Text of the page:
Research and Fiction
Laurie R. King compares the constraints she faces as a writer of historical mysteries with the benchmark of A. S. Byatt:
Maybe the problem is, I need to embrace my inner A. S. Byatt. Her 2009 Booker Prize shortlisted novel Children’s Story is, in addition to being a gorgeously written book, a huge information dump of Life Among the Fabians at the Turn of the Twentieth Century. Fairy tale publishing, politics, sexual mores, pedagogy, the chemistry of ceramic glazes, Victorian clothing, life in the trenches—the number of note-cards that went into the making of this book could fill a small park with trees.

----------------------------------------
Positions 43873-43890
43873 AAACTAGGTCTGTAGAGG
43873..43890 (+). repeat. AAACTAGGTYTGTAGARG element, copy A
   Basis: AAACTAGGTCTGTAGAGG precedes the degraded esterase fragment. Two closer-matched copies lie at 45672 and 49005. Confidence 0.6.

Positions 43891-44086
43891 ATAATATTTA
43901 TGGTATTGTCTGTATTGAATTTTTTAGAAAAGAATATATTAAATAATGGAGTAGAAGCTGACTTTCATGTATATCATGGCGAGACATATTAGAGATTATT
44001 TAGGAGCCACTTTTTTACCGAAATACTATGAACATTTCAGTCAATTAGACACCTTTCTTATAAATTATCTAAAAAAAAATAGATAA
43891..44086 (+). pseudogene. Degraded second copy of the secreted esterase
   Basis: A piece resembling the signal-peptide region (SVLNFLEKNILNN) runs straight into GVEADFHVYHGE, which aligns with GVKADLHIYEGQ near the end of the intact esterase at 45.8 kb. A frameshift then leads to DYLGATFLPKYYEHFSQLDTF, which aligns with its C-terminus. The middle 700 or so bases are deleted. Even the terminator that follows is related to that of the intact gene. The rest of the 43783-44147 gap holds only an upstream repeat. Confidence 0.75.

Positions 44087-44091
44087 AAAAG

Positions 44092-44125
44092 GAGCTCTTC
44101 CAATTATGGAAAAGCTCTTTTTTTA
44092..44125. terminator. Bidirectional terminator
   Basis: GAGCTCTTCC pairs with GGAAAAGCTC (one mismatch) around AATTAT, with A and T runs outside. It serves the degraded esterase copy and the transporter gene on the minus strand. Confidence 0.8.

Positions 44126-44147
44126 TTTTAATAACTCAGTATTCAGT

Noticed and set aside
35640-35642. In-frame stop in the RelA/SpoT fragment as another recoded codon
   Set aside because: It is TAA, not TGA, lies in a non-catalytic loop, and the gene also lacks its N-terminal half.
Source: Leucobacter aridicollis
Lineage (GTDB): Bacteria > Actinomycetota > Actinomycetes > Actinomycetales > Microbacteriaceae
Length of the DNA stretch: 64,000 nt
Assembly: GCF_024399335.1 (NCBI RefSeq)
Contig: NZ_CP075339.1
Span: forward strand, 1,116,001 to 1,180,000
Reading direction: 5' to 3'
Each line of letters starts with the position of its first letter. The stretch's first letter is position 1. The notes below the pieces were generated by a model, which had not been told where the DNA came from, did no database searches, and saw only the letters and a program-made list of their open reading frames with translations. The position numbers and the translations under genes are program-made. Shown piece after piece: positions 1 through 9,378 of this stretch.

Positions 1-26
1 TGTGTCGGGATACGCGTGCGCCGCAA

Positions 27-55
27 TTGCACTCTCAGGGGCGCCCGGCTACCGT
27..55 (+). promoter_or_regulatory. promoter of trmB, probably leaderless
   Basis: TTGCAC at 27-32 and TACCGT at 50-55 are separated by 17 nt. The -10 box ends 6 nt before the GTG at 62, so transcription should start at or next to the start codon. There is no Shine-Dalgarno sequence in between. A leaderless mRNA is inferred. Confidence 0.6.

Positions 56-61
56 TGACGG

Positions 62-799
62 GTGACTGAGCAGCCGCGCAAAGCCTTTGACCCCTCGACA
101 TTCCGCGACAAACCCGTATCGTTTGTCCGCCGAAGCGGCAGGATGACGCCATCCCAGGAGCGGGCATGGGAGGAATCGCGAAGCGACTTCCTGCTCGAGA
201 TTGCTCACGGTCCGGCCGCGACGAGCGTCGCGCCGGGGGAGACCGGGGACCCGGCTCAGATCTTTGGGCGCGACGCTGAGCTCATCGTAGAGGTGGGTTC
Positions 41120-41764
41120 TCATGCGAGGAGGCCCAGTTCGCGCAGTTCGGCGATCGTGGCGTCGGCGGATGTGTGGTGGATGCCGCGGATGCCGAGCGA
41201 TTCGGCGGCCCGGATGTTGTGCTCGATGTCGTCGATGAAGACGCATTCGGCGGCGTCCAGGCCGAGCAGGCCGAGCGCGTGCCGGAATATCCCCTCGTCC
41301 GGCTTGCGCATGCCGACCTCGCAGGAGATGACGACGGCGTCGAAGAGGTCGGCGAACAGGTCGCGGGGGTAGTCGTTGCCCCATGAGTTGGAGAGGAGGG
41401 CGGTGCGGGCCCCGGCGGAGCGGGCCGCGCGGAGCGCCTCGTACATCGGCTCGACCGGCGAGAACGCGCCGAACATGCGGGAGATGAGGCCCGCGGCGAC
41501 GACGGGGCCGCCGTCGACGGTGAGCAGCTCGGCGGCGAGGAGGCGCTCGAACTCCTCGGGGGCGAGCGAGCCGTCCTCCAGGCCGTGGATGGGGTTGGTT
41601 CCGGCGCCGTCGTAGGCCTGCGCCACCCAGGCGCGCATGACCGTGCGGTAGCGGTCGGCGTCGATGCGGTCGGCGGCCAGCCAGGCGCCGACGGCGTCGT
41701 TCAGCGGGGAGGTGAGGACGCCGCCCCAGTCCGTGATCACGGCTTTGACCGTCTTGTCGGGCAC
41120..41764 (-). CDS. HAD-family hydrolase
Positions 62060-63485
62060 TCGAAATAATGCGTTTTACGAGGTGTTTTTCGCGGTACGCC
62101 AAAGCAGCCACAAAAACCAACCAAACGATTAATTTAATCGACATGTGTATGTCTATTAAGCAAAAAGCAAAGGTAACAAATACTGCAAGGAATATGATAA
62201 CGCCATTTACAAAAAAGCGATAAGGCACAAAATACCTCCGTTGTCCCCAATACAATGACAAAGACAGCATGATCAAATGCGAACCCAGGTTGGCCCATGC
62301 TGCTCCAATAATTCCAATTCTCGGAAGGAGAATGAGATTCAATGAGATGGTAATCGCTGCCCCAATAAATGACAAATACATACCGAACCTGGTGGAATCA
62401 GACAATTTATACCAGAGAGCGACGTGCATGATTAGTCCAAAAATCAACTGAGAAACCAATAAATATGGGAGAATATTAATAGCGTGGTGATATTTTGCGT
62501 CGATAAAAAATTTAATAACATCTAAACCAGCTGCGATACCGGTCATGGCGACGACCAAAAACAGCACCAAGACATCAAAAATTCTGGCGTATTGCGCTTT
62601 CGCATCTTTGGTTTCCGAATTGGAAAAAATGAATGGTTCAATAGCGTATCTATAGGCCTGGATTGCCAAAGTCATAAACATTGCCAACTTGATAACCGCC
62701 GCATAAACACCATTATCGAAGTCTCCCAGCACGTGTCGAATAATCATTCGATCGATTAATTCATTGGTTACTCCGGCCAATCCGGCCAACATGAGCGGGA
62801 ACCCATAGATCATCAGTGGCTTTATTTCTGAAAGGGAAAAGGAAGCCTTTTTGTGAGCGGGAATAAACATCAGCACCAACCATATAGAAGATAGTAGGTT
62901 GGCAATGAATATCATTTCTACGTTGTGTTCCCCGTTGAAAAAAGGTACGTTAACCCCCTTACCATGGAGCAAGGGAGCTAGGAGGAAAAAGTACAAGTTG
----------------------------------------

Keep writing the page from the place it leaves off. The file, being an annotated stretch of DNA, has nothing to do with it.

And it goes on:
I, however, write crime fiction. Research is great and good, particularly since what I write is often historical crime fiction, but the hard reality of genre fiction is that publishers really, really like you keep to a schedule, ideally a book a year. And a person can only fill so many note-cards before she has run out of time to write the actual book.
King brilliantly captures the perils of too much research:
I tell myself to get on with the plot, for God’s sake, or the book will never end and it won’t matter whether X was made of brick or stone or saltines glued together with peanut butter because I’ll be living on the street and hanging around libraries, using their free Internet connection to hunt down one more dim photograph that seems to indicate…